Long-term contracts a thing of the past?
Many market analysts date the beginning of the uranium market problems with the destruction of the Fukushima nuclear reactor in Japan in 2011. This resulted in Japan taking all its reactors offline for some time. Doing so created a demand imbalance in the market.
Dev Randhawa, chief executive of Fission Uranium Corp., a Canadian exploration company, said the Fukushima event and what happened in its aftermath caused spot prices to crash and sent shock-waves throughout the market.
Cameco Corp.
“It changed the way people bought uranium,” said Randhawa. “Instead of buying it five to 10 years out, they’re doing shorter contracts.” As for Cameco, the suspension of operations will take about 18 million pounds of uranium off the market, or 15 percent of the world's supply.
Randhawa says this action "may nudge the market up." With uranium selling at $23 a pound now, he says estimated prices would have to reach $40 a pound to make a difference in Cameco's operations.
O'Hara, however, is somewhat pessimistic, saying uranium pricing is outside his scope of understanding, but he thinks its political. “Anything I would say about the uranium market or the industry is that it’s political,” he said. “Unless you’re sitting in the boardrooms, you would never know what’s going on.”
About Cameco Corporation
Cameco Corporation was formed in 1988 by the merger and privatization of two crown corporations: the federally owned Eldorado Nuclear Limited and Saskatchewan-based Saskatchewan Mining Development Corporation. Full privatization occurred in February 2002.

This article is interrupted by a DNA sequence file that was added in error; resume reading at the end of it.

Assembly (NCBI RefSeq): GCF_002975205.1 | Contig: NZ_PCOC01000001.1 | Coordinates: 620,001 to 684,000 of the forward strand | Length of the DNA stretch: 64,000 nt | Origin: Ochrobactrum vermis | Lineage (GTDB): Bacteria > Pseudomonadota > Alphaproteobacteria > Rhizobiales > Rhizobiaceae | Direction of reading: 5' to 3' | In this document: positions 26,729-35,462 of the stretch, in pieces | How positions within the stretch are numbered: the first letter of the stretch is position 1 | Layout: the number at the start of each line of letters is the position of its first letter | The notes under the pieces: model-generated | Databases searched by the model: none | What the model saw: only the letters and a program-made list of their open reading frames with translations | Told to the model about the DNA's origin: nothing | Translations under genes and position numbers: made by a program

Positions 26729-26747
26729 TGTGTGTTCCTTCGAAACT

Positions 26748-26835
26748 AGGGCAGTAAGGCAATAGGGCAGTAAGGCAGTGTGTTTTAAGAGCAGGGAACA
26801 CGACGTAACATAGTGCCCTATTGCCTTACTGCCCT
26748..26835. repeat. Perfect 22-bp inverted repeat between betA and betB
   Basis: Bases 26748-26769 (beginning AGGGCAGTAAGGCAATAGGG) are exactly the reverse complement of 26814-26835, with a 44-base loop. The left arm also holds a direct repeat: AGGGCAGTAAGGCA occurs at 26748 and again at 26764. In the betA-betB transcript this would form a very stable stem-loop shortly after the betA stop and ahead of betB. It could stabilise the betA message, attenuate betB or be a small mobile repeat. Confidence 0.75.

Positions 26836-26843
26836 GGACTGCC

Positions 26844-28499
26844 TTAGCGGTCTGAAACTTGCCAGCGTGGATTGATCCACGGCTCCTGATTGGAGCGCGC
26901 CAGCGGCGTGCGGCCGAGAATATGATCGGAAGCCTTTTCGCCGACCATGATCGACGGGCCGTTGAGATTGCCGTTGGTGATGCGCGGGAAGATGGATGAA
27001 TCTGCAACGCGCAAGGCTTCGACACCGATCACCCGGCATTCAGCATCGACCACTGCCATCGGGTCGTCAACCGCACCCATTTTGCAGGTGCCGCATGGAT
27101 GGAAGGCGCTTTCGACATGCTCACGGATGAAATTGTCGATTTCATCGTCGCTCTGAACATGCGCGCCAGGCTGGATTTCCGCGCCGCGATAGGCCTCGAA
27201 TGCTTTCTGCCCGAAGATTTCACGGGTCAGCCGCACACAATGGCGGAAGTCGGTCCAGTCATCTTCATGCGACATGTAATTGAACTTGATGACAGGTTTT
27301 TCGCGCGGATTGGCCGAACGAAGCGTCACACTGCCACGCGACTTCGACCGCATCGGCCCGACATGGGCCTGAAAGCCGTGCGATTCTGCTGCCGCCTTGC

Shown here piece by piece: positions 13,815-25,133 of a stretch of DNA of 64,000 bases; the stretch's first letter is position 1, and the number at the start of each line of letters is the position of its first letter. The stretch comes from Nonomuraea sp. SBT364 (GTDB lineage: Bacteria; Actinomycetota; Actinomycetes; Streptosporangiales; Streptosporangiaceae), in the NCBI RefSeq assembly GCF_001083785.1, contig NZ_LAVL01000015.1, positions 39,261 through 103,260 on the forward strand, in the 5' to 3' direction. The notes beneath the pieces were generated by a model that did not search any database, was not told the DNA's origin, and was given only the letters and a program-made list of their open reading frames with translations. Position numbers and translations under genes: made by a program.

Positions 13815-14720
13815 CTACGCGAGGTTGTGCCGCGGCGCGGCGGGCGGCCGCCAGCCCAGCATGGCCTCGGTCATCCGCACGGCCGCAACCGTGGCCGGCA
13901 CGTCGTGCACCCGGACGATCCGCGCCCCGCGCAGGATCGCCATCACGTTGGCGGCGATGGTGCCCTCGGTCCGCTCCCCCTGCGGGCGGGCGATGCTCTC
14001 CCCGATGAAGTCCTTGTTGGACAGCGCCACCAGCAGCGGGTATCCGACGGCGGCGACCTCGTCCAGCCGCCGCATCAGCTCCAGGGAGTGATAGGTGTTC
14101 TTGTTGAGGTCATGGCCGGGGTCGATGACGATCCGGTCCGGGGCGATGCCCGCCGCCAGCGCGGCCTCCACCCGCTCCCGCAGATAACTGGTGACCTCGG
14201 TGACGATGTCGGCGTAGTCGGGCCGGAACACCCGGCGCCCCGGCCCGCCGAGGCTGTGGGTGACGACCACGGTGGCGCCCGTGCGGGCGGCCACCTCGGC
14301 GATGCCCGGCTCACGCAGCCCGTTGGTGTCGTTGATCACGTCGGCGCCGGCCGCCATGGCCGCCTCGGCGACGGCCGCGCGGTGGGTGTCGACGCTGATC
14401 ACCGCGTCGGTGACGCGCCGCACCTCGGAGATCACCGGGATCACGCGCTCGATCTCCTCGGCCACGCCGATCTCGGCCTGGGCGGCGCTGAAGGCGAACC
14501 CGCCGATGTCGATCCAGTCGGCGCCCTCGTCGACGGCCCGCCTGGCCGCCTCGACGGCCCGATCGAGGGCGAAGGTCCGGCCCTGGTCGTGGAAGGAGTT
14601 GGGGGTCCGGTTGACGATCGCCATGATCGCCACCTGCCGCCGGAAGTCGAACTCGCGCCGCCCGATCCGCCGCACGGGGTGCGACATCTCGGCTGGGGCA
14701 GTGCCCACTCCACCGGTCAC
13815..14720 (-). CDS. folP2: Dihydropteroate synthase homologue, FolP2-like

Located in northern Saskatchewan  Rabbit Lake is the longest producing uranium operation in Saskatch...
Located in northern Saskatchewan, Rabbit Lake is the longest producing uranium operation in Saskatchewan.
Cameco Corp.
Over a period of several years, starting in 1996, Cameco acquired Power Resources, the largest uranium producer in the United States. Two years later, Cameco acquired Canadian-based Uranerz Exploration and Mining Limited and Uranerz U.S.A., Inc. And in 2012, it acquired a nuclear fuel intermediary Nukem Energy.
Cameco operates uranium mines in North America and Kazakhstan, including McArthur River-Key Lake, the world's largest uranium producer, and Cigar Lake, the world's highest grade uranium mine, both in Saskatchewan.
In Ontario, Cameco operates a uranium refinery in Blind River and a uranium conversion facility in Port Hope, which has faced opposition from some community groups. Cameco is also the exclusive supplier to Bruce Power, which supplies 30 percent of Ontario's electricity through its nuclear generating plant.
As for the suspensions in production this week, they are related to previous halts in production. In 2016, Cameco suspended operations at its Rabbit Lake mine, due to low uranium prices. In 2017, it suspended operations for at least 10 months at its McArthur River mine and Key Lake mill.
More about cameco Corporation, uranium production, Layoffs, market surplus, uranium prices